Joseph Kasavubu was born sometime between 1910 and 1918 [probably in 1913] in the Mayombe district of Bas Congo Province near Tsehla, Belgian Congo. He was a member of the Bakongo ethnic group. Kasavubu did not know his father and lost his mother at the age of 4. He was raised by his older brother who sent him to a nearby Catholic mission where he was baptized in 1925. He attended Catholic schools and originally trained as a Catholic priest.
He was dismissed in 1939-1940 with the equivalent of an undergraduate degree in philosophy for reasons that were never made clear. He was nevertheless permitted to take a teacher's certificate and to work in mission schools but for such a meager pittance that the embittered Kasavubu eventually broke with the missions and got a bookkeeping job with the colonial administration in 1942.
As African political activity was not encouraged, radical Africans organised in "cultural associations", which included the Alliances des Ba-Kionho (ABAKA), led by Joseph Kasavubu. Following a violent demonstration organised by ABAKO in January 1959, The Belgian Government, alarmed at the prospect of involvement in a prolonged colonial war, adopted a policy of quickly granting the country independence. Belgium favoured the creation of a unitary state based on the centralised pattern of the colonial system. Abako and most other Congolese political groups were ethnically based and, with the exception of Patrice Lumumba's Mouvement Nationale Congolais (MNC), preferred a federal structure.
In the months leading up to independence, the Congolese elected a president, Joseph Kasavubu, prime minister, Patrice Lumumba, a senate and assembly, and similar bodies in the Congo’s numerous provinces. The Eisenhower administration had high hopes that the Republic of the Congo would form a stable, pro-Western, central government. Those hopes vanished in a matter of days as the newly independent nation descended into chaos.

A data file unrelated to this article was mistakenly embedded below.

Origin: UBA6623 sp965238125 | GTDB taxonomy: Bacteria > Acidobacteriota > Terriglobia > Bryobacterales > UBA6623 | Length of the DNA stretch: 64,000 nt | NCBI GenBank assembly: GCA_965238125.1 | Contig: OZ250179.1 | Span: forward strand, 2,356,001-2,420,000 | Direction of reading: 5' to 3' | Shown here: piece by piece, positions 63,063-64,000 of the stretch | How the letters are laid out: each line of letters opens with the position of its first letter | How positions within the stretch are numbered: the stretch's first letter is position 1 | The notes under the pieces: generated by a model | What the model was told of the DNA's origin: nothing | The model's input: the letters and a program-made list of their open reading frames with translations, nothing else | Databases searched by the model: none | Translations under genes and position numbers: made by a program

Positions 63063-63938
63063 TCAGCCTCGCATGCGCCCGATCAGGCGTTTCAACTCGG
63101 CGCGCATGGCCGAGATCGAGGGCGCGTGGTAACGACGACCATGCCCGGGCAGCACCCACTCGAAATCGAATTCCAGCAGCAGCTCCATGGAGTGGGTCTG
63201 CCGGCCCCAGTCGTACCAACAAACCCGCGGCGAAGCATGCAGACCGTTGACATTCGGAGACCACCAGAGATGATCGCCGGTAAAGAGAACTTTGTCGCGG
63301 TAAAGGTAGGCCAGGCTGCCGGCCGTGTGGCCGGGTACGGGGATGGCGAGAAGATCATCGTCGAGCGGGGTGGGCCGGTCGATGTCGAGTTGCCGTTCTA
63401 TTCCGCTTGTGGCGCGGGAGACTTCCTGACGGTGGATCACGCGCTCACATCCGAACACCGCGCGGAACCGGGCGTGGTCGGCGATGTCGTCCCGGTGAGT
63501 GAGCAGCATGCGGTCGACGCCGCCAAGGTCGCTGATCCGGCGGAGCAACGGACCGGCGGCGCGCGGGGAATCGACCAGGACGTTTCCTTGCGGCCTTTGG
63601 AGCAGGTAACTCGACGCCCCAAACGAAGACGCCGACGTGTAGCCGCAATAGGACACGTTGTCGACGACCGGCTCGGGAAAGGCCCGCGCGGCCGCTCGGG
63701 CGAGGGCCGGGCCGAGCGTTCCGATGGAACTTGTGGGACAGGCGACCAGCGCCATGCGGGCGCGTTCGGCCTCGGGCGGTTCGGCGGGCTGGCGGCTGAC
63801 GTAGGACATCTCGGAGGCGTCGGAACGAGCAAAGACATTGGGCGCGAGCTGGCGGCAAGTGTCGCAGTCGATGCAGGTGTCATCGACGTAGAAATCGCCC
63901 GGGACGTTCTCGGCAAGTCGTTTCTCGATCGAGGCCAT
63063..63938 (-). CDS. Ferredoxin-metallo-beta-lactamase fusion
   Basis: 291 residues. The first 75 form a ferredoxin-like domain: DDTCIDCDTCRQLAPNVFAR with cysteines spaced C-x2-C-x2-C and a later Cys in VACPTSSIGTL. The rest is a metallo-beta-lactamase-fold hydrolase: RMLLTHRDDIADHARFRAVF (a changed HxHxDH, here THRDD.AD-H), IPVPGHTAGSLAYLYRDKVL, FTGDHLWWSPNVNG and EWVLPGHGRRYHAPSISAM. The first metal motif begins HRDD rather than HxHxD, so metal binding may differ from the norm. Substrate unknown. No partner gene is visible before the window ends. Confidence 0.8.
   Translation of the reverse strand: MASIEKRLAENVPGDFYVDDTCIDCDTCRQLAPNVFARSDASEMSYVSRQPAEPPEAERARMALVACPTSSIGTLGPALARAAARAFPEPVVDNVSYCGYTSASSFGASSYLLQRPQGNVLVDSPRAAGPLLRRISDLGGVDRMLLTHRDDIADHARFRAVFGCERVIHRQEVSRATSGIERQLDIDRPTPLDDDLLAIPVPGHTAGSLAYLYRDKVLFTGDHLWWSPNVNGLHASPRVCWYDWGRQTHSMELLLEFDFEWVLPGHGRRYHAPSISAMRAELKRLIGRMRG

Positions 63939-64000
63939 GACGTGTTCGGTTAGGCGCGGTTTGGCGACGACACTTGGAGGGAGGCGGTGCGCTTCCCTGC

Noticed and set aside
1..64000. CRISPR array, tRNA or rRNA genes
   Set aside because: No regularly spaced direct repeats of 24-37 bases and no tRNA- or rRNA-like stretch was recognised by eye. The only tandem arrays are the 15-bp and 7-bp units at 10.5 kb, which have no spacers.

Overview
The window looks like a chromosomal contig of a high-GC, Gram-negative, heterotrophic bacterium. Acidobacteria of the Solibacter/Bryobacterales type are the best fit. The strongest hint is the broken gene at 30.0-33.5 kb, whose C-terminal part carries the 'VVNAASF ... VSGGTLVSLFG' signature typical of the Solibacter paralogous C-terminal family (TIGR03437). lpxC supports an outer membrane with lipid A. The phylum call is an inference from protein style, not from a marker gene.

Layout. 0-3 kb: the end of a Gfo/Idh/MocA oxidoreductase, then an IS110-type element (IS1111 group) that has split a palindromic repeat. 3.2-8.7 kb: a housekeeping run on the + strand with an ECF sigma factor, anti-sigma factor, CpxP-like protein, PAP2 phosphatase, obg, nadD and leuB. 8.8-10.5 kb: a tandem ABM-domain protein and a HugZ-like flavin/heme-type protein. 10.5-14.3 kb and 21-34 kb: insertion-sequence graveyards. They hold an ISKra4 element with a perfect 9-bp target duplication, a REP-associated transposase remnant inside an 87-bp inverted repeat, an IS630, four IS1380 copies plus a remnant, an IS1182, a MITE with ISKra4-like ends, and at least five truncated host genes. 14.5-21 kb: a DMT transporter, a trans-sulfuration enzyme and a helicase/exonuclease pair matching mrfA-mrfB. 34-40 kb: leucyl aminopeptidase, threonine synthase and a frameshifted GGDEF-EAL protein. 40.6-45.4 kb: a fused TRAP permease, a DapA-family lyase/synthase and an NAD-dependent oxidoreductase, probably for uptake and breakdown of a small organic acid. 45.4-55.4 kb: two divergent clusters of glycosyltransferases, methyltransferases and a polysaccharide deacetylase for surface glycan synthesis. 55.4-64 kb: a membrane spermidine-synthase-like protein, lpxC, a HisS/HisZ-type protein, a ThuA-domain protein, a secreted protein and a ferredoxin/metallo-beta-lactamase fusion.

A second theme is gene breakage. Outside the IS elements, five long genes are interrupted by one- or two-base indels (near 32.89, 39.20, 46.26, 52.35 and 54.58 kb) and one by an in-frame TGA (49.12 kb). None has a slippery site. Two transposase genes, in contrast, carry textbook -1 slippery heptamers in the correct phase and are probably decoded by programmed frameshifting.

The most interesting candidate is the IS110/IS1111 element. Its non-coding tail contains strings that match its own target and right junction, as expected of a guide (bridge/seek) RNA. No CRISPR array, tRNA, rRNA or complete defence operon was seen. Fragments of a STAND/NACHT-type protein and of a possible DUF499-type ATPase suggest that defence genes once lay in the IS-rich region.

The provinces of Katanga and South Kasai resolved to secede. Disagreement over Lumumba's response to the secession led to his dismissal by Kasavubu in September 1960. This was challenged by Lumumba who asked the legislature to remove Kasavubu. The political deadlock was resolved by the intervention of the armed forces. In September 1960, Colonel Mobutu assumed control of the country and restored power to Kasavubu in February 1961. A few days later, Lumumba was murdered. Following negotiations between Kasavubu and the MNC, a new government was formed in August 1961.
The movement for the secession of Katanga had collapsed in January 1963, when its leader, Tshombe, went into exile. Kasavubu withdrew to a position from which he tried to arbitrate between the various factions and, more importantly, to remain politically alive during the period that saw the gradual erosion and eventual reconstruction of the central government's authority. He lent the cover of his legitimacy to Joseph Mobutu's first coup, thus avoiding early retirement, and then supported the return to civilian government under Cyrille Adoula (1961-1964), only to maneuver the latter out of power in favor of Moïse Tshombe when the Congo rebellion threatened to engulf the entire country.
In July 1964, Kasavubu invited Tshombe to become the interim Prime Minister, pending legislative elections. In August 1964, the country was renamed the Democratic Republic of Congo. In March and April 1965, the Tshombe Government organised legislative elections. The coalition, led by Tshombe, the Convention Nationale Congolaise, won 122 out of the 167 seats of the legislature. An opposition bloc soon emerged called the Front Democratique Congolais and a political deadlock endued. At this point, the army led by Mobutu assumed full executive powers and on 24 November 1965 declared himself the head of the Second Republic.
Mobutu's own lack of a political base soon led him to seek a reconciliation with Kasavubu as a means of securing some sort of legitimacy for his regime. Lacking any real alternative, the deposed president gave the new regime his measured endorsement and accepted an honorary seat in the Senate. Joseph Kasavubu died on March 24, 1969 at his farm in Boma, Congo.
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